"Go get changed. Your hotel is right there; you're soaked." The tone in her voice told me that to do anything else would be ridiculous.

"Is that cheating?" I asked to everyone in the team. I truly feared I would do something that would offend this magical community I found. They insisted. With the hotel near by, I could get Niece into a bathroom, something we could not do at the Hilton that formed the backdrop to our line. I could also get plastic bags. Yes, garbage bags would help.

As quickly as I could, I walked to the hotel, the whole time worrying that I'd wake Orange.

I tried to tip-toe in, but she immediately turned on the lights. She was there, supportive, kind. I stripped out of wet clothes and she told me that She Gives Me Religion hit 1,000 reviews while I was in line. This gave me energy. Reviews always give me energy.

Orange suggested I shower to get warm. I loved the idea, but that was taking it too far, seemed too unfair. I blew dry my hair and used plastic bags on my feet hoping they would stay drier this time. She gave me her rain jacket; I felt like a new woman. She, too, was an Angel… my Angela.

I tipped the Bell Captain who gave me industrial garbage bags. Walking back to my portion of the line, I noticed boxes of uneaten pizza in the front of the line. Hmmm… interesting.

From a distance, I saw many from my team sitting. Where was Maggie? Oh, no… Maggie was sitting in The Chair of Death.

"Maggie, are you okay?"

Her lips were purple. Her whole body quivered. She could barely respond.

"Hold on, I'm going to get you something."

I went to each food cart hoping to find a hot cup of coffee. No luck… but the all night deli saved us. I brought coffee and hot chocolate and croissants—the choices were limited—to my team members. The coffee gave Maggie the strength to get out of the chair.

I don't think either of us sat again that evening.

Later, we told each other that we saved one another's lives. Does it seem an overdramatic statement reading it now? Maybe. But that night, it felt very real.

Niece took a turn in the chair. She learned that if put our bags and purses on top of her, she could stay warm enough to last. Oh, the youth.

4:00 am

The ebb and flow of energy fascinated me. There were times that we stood shoulder to shoulder in silence for an hour, only breaking it by asking, "You doing okay?" A nod of affirmation, and back to silence.

At other times, we talked. We listened to rumors from the front of the line about people trying to break in, discussed the fan fic, Master of The Universe, and, daringly, allowed ourselves to speculate about The Surprise.

And we counted. From the moment we got into line, until the last hours there, we counted. Two-hundred. Two-hundred wristbands and we would be in the special place close to the actors. Two-hundred. Each count came out differently, but we were definitely within the two-hundred.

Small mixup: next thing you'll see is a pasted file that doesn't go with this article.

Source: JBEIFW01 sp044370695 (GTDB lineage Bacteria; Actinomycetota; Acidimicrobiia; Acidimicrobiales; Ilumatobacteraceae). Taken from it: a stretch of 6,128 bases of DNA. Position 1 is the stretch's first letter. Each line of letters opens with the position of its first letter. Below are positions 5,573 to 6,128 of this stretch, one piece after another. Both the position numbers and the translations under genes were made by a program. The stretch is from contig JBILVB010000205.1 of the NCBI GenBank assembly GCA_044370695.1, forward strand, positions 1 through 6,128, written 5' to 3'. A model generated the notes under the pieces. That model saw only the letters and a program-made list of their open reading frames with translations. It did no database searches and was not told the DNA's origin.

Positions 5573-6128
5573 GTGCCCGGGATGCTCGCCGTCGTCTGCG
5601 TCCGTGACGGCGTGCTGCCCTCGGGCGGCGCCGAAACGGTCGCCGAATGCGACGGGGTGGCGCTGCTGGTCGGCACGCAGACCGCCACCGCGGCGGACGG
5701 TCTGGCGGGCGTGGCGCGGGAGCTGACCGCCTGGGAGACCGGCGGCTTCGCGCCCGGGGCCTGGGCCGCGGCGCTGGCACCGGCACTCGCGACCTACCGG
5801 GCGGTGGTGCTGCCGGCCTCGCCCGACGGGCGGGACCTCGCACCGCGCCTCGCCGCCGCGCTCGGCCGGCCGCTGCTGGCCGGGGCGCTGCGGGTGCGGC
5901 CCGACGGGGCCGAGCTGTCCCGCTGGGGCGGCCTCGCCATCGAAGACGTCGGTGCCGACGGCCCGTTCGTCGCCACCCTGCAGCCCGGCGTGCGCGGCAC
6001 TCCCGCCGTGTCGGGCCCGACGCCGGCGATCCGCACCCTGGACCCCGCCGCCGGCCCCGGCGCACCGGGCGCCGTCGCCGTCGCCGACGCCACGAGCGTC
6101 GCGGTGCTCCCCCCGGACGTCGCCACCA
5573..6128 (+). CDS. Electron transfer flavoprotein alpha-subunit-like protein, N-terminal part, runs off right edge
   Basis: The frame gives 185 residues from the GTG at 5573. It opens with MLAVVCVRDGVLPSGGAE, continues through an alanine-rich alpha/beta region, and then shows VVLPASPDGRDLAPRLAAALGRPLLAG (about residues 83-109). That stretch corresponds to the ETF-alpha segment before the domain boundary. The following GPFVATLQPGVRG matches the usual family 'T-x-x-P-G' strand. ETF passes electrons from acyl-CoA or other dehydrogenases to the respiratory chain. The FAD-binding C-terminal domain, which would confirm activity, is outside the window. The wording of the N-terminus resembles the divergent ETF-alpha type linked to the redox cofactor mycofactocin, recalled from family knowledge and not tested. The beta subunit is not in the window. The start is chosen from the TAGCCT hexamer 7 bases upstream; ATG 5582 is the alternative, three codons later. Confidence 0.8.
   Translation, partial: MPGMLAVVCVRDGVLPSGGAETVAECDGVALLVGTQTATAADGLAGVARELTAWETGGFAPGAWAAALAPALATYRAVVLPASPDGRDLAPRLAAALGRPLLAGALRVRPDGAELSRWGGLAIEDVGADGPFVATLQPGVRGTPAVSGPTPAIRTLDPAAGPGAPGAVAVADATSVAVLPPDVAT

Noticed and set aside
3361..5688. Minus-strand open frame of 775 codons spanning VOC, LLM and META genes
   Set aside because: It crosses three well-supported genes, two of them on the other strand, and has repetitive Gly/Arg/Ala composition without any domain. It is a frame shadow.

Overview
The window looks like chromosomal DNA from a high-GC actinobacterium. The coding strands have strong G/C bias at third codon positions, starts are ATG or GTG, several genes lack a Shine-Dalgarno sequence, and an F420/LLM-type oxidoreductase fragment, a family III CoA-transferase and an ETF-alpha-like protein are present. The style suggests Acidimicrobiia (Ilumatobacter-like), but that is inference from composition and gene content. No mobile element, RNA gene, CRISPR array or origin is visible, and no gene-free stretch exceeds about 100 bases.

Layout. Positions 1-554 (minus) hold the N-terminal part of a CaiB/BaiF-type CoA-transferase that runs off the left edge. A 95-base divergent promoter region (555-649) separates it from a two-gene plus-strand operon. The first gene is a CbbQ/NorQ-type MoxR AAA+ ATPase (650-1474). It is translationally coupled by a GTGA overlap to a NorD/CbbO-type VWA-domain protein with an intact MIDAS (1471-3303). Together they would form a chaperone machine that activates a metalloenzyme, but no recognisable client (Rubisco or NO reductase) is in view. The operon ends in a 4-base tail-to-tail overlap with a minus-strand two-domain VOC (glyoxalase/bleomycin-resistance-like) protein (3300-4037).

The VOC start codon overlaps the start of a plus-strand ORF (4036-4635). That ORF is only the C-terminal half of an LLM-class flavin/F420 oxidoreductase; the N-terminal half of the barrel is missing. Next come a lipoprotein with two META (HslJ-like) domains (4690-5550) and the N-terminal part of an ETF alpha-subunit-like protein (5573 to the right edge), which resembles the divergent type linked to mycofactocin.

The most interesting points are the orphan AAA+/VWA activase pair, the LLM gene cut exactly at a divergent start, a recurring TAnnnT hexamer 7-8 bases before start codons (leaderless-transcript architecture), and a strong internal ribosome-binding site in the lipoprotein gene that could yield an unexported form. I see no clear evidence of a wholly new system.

In the early hours of the morning, Maggie and I again retreated to our 'smoking cove,' the place where we went to be as considerate as we could with our nasty habit.

That is when we saw a women we hadn't seen before coming down the line with empty coffee cups. Thank you, Lord.

As she passed, Maggie and I asked for a cup and, when she said that these cups were for people in line, we quickly explained, "No, no… we're in line, we swear. We just wanted to get away because of our smoking."

It was in this moment that I realized how precarious and how precious our positions were. With only four hours away from magic time, and fearful of something going wrong, the perception that we were not in line panicked me.

We then saw Carlos coming down the line with Dunkin Donuts—not coffee—but hot chocolate.

Who is Carlos? You might ask.

Carlos was security, in every sense of the word. He did not work for the studio or the theatre, but an outside agency. And he was there for us, with us. He gave us information, counted the line for us, and made us feel as if we were not alone. It often felt like Carlos is the one person associated with the premiere who knew we were there. When he left in the morning, we cheered him as if he was RP himself. When he returned in the evening, so did our applause. Others wondered, who was this unknown person garnering all of this attention? He belonged to the 200 of us; he was our own celebrity.

They ran out of hot chocolate about half way through the line. I still have my empty cup. There were no bagels. A greasy donut under these conditions? No thanks.

5:00 am

He appeared. Robert Pattinson appeared to us in a hotel window across the street. It might have been delirium that drove us to this collusion, but we saw the silhouette of a man that we called Robert. In a white, v-neck t-shirt, a man watched the line from his window, eleven stories high, for a full two-hours. He pulled at his hair, leaned against the glass and watched. We knew his parents stayed at that hotel, why wouldn't he? Robert also took photos. I never thought the hours of 5:00-7:00 would be the easiest, but they were. Robert saw us. Maybe. Probably not… but maybe.